Tips and tricks to help you with some difficult conversations.
One of the most difficult things that any employer has to deal with is what to do when an employee doesn’t live up to expectations.
It isn’t an easy conversation to have with someone and it is a conversation where you really need to know what you are doing to avoid making a costly mistake. In this regard, ensuring that you have the right performance management processes in place and that the conversation is supported by a base of evidence are extremely important.
Having said that, if the person has misbehaved or is just not performing satisfactorily, it is a conversation that has to be had. Such problems rarely go away of their own volition and they have a habit of repeating themselves.
So here are a few tips on things that you can do to make those conversations as safe and effective as possible.
Be clear about expectations
With any new employee, ensure that, from day one, they are clear about the role that they are to perform and the outcomes that they are expected to deliver as well as behavioural requirements (ie how we deal respectfully with each other here).
This is where some of the foundation HR tools like position descriptions and policy statements on conduct and performance management processes and disciplinary and grievance procedures are very useful in that they provide evidence of your communication of requirements and the processes involved.
If it isn’t working, address it
Employees deserve to be given the support, opportunity and reasonable time to be successful in their roles and in the business.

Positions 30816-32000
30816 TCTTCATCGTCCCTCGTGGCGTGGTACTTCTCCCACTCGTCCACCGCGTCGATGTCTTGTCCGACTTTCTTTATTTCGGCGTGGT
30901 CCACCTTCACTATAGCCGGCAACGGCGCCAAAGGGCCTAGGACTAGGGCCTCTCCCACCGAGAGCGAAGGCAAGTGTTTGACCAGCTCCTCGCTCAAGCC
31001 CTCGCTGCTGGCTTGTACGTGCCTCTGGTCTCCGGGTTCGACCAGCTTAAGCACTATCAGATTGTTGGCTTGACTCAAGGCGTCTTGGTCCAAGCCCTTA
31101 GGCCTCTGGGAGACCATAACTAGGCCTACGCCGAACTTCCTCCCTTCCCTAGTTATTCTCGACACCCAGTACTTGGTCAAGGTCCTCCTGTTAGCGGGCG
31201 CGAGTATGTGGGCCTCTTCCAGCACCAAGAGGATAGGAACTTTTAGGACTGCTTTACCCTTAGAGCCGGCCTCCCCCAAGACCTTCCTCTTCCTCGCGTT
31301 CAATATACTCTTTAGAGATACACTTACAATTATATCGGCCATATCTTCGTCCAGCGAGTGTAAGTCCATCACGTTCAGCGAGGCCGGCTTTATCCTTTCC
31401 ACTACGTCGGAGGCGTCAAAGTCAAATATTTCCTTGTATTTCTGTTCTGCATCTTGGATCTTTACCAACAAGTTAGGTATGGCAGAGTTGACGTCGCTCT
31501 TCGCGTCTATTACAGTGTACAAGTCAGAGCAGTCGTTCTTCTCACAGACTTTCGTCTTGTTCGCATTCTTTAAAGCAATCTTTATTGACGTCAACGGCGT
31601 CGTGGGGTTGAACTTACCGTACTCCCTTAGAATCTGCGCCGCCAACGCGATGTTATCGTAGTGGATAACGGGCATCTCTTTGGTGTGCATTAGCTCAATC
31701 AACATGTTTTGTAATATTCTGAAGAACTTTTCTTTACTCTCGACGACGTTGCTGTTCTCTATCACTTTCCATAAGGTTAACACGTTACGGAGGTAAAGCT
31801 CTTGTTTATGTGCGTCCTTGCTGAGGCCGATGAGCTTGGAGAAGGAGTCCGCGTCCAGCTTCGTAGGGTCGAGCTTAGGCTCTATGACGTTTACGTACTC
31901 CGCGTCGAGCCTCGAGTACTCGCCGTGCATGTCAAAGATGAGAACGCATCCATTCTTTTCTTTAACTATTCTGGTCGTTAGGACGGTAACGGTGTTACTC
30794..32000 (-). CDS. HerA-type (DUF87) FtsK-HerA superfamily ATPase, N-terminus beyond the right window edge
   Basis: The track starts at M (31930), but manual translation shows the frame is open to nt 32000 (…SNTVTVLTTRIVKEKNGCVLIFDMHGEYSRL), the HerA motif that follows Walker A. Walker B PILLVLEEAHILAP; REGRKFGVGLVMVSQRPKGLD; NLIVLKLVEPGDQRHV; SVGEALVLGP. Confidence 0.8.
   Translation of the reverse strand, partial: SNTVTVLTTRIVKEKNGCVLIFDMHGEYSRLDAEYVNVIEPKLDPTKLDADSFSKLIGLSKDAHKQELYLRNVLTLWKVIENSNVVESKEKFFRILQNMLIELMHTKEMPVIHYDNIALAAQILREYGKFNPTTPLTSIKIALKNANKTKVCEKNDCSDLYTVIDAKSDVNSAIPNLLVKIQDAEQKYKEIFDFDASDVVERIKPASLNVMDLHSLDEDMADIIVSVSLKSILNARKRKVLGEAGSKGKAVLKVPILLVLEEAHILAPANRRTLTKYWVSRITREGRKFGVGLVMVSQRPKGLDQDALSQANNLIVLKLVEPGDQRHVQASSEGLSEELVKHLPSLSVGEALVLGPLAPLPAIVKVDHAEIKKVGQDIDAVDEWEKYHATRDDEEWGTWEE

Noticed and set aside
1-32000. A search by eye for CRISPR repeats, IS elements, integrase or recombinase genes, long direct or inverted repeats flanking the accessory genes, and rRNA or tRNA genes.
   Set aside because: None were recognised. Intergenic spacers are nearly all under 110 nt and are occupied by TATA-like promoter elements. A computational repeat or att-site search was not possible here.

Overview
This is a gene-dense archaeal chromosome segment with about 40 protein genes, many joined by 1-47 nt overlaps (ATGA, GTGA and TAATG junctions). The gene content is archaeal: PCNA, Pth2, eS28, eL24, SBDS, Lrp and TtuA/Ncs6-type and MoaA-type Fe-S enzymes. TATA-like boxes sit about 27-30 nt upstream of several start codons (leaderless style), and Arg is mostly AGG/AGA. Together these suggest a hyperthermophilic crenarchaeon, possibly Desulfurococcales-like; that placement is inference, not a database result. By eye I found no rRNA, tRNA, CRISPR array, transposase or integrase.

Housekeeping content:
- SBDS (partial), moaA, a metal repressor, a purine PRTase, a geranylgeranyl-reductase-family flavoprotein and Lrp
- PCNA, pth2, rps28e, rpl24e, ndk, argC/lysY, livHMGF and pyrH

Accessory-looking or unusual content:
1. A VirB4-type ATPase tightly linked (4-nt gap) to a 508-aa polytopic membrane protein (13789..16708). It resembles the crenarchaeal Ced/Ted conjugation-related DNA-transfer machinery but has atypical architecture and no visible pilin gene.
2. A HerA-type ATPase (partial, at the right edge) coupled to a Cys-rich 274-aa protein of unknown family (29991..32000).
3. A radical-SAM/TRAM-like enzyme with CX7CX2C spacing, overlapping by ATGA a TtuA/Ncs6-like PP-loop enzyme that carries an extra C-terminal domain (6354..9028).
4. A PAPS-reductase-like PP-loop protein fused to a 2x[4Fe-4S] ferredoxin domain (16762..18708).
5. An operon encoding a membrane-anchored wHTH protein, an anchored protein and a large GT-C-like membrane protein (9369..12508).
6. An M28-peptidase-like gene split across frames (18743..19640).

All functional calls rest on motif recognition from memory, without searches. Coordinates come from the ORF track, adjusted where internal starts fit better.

At the same time, they need to be held accountable for delivering the return on investment that you as their employer are making in them ie you hired them to do a job… well.
If the employee is not meeting expectations after having been given reasonable opportunity, support and time, you need to be starting the conversation about the consequences if the employee continues to underperform or misbehave. Make sure to set a reasonable timeframe for the employee to be able to achieve the desired improvements.
Confirm those expectations, the consequences of not meeting them and the timeframe in writing, so the employee has clear direction on what they need to do and so there is evidence the employee has been advised of all those things.
If something serious happens, make haste with caution
This might be that there is a report of a potentially serious incident of misbehaviour or underperformance which may have a serious impact on the business and/or on people.
You need to respond quickly but you need to be careful to follow the right steps so that you don’t create a problem procedurally.
Check your Disciplinary Procedure and any other relevant process to make sure you understand the steps and can follow them. And then follow them to the letter.
Put up the three tents
When issues of underperformance and misconduct arise, especially when they have the potential to result in termination of employment, you need to ensure that the actions that you take are fair, substantively and procedurally.